BERDAN DECAPPING TOOL
This essential tool offers reloaders of Berdan cases the only practical dry method for the easy removal of Berdan primers. Decaps a wide range of Berdan cases, such as 8 mm Rimless, 6.5 mm Mannlicher-Schoenauer, and 11.7 mm Rimmed. All functional parts are made from top grade alloyed steels, and heat-treated for lasting performance and efficiency. The Decapping Pin is made from high grade tool steel. Comes complete with case holder and Allen wrench.
Do not remove "live" primers. To do so could cause primer ignition, causing serious personal injury. Always examine primers to make certain they have been fired before attempting to remove them.
Grasp Case Holder Rod  in left hand and place the fired case over it as shown.
• With your right hand grasp Decapper, and hook Decapper jaw  under the rim, or extractor groove, of the case.
• Now place the point of Decapping Pin  into the firing pin dent in the primer. Press the handle gently but firmly down, and the primer will be ejected. Should the primer fail to eject easily, adjust the Decapping Pin upward or downward with the Allen Setscrew .
NOTE: If Decapping Pin is too long, it will damage the anvil in the case.
IMPORTANT: Do not use this tool to remove crimped-in primers found in most military cases.
BERDAN DECAPPING TOOL PARTS LIST
KEY PART No. DESCRIPTION
1 09526 Handle
2 09527 Head
3 09528 Decapping Pin
4 09532 Case Holder Assembly
5 09533 Head Cross Pin
6 09534 Allen Wrench 5/64"
7 09509 Setscrew 5/32" x 1/4" (2)
The sender of the leaflet "Bob Greenleaf" also wrote that he uses his tool differently to the instructions given in the leaflet...
"Instead of using the holder shown, I screw an empty bullet seating die in my RCBS Rockchucker press (upside down and from the top) I drop the case to be decapped into it. That way the neck does not get deformed."
My personal comments... Both the leaflet and Bob seem to place stress on the 'dryness' of this operation, but to be fair to the hydraulic method that I recommend, I must say that it is not a messy operation and although spurts of water do occur they are not as frequent as other so called 'hydraulic' methods that place pistons in the case mouth.
I share Bob's concern about possible case neck damage and I think his adapted method should be applauded.
In the November 2003 version of this page. I stated...
"I am concerned that RCBS consider their tool unable to cope with hard crimped primers and see no reason why they should warn against doing so."
After an exchange of Emails with Jeff Freeman (Who you may Email if you have any additional questions or need more pics) I now understand why the proviso about crimped primers was made by RCBS. The holding rod issued with current manufactured tools is around .25" in diameter and if the case mouth is significantly larger than this it can be damaged as the force required for crimped primer removal is high. In addition the extra force required causes gouges or nicks in the rim of the case. Jeff says... "The nicks in the rim look bad, but I have not had any that were deep enough gouges to stop the case from going into the shellholder or not chamber in a firearm"
I gather (from other correspondence) that this type of tool was originally supplied with a case holder handle and several rods of different diameters. Finding or making a rod that fits the case mouth closely is the way many have overcome case mouth damage, but I find the method outlined by Bob Greenleaf the most elegant solution to the problem.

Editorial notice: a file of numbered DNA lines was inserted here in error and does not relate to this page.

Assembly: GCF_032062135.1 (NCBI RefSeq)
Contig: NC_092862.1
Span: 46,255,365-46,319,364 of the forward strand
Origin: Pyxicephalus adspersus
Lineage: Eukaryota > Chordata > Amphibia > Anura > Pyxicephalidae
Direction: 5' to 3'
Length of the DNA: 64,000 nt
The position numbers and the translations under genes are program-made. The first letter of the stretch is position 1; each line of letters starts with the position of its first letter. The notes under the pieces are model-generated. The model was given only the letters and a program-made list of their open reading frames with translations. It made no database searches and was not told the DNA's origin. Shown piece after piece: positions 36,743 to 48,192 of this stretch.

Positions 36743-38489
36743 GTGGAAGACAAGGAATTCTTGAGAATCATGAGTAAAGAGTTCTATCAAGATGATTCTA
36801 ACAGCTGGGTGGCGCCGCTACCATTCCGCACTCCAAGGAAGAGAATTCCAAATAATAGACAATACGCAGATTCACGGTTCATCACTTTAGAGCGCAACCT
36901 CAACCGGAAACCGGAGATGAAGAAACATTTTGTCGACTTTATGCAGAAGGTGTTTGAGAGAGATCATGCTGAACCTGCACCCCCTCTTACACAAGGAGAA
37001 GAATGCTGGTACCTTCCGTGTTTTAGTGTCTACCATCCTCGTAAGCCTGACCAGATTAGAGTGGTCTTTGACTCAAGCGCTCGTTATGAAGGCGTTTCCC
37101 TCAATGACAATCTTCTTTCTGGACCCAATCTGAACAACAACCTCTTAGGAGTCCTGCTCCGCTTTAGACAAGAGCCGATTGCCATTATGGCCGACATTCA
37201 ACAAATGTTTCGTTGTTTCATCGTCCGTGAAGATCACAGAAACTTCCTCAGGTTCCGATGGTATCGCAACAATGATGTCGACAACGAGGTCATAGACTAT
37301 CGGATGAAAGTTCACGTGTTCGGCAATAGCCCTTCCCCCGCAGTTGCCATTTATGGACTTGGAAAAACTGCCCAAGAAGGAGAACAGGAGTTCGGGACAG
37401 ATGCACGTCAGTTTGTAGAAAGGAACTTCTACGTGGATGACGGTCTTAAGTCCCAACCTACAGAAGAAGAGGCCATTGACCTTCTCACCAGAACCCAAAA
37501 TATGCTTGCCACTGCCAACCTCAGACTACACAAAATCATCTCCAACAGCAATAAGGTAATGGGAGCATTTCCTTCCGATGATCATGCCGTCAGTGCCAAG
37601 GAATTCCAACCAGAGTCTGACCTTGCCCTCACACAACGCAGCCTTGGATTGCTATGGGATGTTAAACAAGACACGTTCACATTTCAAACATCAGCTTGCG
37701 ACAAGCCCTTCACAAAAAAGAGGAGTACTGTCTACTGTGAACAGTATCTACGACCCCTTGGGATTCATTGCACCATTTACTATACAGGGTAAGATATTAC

Crimped primers are slightly harder to remove and after removal, there may still be deformed brass around the rim of the primer pocket, but this can be put right by re-swaging the primer pocket after the initial decapping of such cases.
My concerns about possible primer pocket damage remain, even after seeing the details, but after the discussions I have had on the subject, In particular, due to the photo of the pulled primer (see below), my concerns are less strong than they were. Even so 'as far as I am concerned' the hydraulic bottle method or the Pickavant screw driven hydraulic oil method are the only ones that I can strongly recommend for removing Berdan primers, but the RCBS tool must come a close second. Many of my original concerns about digging a primer out in this fashion stemmed from the forces on the walls of the primer pocket being uneven. It is these concerns that remain and these out of balance forces occur even in Boxer primer removal that is done using a pin. The nicks caused by the tool may not be significant, but I never like introducing an extra variable factor into ammunition manufacture or reloading... If there is a way of excluding it.
Since I first produced this page an RCBS illustration has come to light, I believe that it might have been used to make the leaflet that I have reconstructed above. It is subtly different from my drawing and so I include it here for completeness sake.
Illustration from page 67 of 'Speer Reloading Manual No. Ten', it shows a slotted screw being used to control spur penetration depth and shows the primer bulging as it is withdrawn.
The background of the photograph has been removed for clarity.
Jeff Freeman provided this image of a Berdan primer removed from a Russian, steel cased 7.62 x 39mm cartridge. He comments... "You can see the mark left by the flat point of the de priming spur, it doesn't actually pierce the primer, but it pushes on and digs into the side of the crater left by the firing pin in the primer. The primer was not pierced, however it did split at the bottom of the crater giving the illusion, if you just looked casually at the primer, that the de priming spur pierced it. Notice that the metal is bulged upwards between the spur mark and the edge of the primer."
Site for this info... http://davecushman.net/rcbsberdaninstructions.html